Chronic Renal Failure
With chronic renal failure or CRF there’s a gradual and progressive loss of kidney function. According to Medical Terminology a Word-Building Approach p392, Diabetes and hypertension are the two most common causes and account for approximately two thirds of the cases of CRF. One of the main functions of the kidneys is to remove excess water from the body and filter out any wastes.
According to https://health.google.com/health/ref/Chronic+kidney+disease some of the symptoms that occur when CRF first starts are:
* General ill feeling and fatigue
* Generalized itching (pruritus) and dry skin
* Weight loss without trying to lose weight
* Appetite loss and nausea
Here are some symptoms that occur later on as the disease progresses:
* Abnormally dark or light skin
* Bone pain
* Drowsiness and confusion
* Problems concentrating or thinking
* Numbness in the hands feet or other areas
* Muscle twitching or cramps
* Breath odor
* Easy bruising, bleeding or blood in the stool
* Excessive thirst
* Frequent hiccups
* Low level of sexual interest or impotence
* Menstrual periods stop (amenorrhea)
* Sleep problems such as insomnia, restless leg syndrome (RLS), and Obstructive sleep apnea (OSA)
... (http://www.nlm.nih.gov/medlineplus/ency/article/000471.htm#) Chronic renal failure (CRF, or “chronic kidney failure”, CKF, or “chronic kidney disease”, CKD) is a slowly progressive loss of renal ... disease (ESRD). (http://en.wikipedia.org/wiki/Chronic%5Frenal%5Ffailure) Chronic renal failure is the gradual loss of irreversible destruction of the kidneys over a long period ...
* Swelling of the feet and hands (edema)
* Vomiting typically in the morning
According to http://www.nlm.nih.gov/medlineplus/ency/article/000471.htm the final stage of CRF is called end-stage-renal-disease or ESRD. This is the point where the kidneys are no longer able to function properly and the patient will require dialysis or a kidney transplant to survive. This disease causes a buildup of wastes and fluid in the body. This buildup can affect red blood cell production, blood pressure control, and Vitamin D and bone health. Most women with CRF end up with osteoporosis because when the kidneys don’t function properly bones become brittle and thin.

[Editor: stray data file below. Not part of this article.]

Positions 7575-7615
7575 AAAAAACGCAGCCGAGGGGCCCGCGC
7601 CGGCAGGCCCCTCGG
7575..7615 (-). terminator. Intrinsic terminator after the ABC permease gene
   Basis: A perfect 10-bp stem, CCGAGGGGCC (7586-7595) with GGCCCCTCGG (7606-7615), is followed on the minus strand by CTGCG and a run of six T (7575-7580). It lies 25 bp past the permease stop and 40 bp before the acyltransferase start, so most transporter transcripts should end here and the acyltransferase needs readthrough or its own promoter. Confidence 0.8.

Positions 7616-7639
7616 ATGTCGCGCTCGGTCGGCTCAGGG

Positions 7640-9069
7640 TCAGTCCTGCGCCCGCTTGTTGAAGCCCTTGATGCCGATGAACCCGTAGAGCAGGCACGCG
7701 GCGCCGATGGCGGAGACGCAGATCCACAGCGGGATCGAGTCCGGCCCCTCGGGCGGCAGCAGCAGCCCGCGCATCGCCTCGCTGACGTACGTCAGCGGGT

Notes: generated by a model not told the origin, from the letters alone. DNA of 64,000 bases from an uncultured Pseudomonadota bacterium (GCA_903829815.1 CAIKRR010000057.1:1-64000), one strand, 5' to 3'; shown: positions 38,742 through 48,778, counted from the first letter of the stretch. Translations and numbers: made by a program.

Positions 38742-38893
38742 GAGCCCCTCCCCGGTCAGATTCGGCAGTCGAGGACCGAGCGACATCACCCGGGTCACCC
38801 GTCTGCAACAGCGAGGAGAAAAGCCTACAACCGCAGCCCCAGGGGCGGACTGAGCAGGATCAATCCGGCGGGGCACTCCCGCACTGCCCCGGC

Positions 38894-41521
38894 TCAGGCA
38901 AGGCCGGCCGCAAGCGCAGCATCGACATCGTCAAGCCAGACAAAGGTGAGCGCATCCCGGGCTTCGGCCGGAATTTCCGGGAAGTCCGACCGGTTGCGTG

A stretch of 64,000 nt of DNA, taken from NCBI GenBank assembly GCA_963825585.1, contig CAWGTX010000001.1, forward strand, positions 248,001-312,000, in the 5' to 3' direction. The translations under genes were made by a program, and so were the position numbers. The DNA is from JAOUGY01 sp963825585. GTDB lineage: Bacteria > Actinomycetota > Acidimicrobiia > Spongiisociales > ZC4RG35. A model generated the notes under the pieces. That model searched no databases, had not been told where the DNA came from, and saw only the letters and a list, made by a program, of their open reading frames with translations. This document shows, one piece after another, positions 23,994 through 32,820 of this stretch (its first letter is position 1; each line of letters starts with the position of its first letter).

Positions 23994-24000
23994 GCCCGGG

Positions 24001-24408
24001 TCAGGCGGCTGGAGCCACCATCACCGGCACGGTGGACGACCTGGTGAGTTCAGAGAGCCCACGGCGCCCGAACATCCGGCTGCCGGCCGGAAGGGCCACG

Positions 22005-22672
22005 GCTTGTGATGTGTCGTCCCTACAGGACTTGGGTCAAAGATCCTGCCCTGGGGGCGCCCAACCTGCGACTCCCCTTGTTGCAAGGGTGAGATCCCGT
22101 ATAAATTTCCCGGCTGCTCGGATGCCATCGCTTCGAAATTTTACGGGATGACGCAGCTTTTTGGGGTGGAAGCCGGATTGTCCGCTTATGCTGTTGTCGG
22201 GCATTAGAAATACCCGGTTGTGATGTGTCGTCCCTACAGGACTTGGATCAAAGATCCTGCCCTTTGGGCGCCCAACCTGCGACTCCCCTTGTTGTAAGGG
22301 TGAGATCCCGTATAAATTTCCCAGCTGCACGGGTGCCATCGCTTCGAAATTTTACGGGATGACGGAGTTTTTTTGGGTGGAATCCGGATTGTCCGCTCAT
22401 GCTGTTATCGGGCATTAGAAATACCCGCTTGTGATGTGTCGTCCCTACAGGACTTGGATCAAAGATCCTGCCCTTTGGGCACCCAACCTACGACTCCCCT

One step patients can take is dialysis. When a patient is on dialysis it’s like they have an artificial kidney. According to http://www.enotalone.com/article/8528.html There are two types of dialysis. About 90 percent of dialysis patients receive hemodialysis. This is the process of the patients blood being circulated outside of the body cleaned through a machine and then returned to the body when it is cleansed. Before a patient can begin hemodialysis they must either have a fistula or a graft made. A fistula is where a doctor goes in to join an artery and a vein under the skin to make a larger vessel. If the patient has no viable fistulas then they might use a soft plastic graft to join an artery and a vein under the skin. The up side to hemodialysis is the patient requires no special training, he or she is monitored regularly by someone trained in providing dialysis.
The other type of treatment, peritoneal dialysis, uses the patient’s own peritoneal membrane as a filter. The peritoneal membrane is a sac around the abdominal organs. This membrane (like the dialysis machine membrane) is semipermeable. Waste particles can get through it, but larger blood cells cannot.
The last type of treatment is the patients last option if all else fails. This is a kidney transplant. A kidney transplant is a very delicate and complicated process. So much could go wrong. Rejection is one of the major upsets of a transplant.
Kidneys In vertebrates, kidneys are the two major organs of excretion. Excess water, toxic waste products of metabolism such as urea, uric acid, and inorganic salts are disposed of by kidneys in the form of urine. Kidneys are also largely responsible for maintaining the water balance of the body and the pH of the blood. Kidneys play important roles in other bodily functions, such as releasing the ...
I believe I have learned so much more about chronic renal failure. I am more informed. The reason why I chose to do my report on this is because where I work right now I have a patient who is 43 and has chronic renal failure, and she is on hemodialysis three times a week. I think doing this will help me better serve my patient. Now that I know so much more I can help her in making better decisions regarding her care.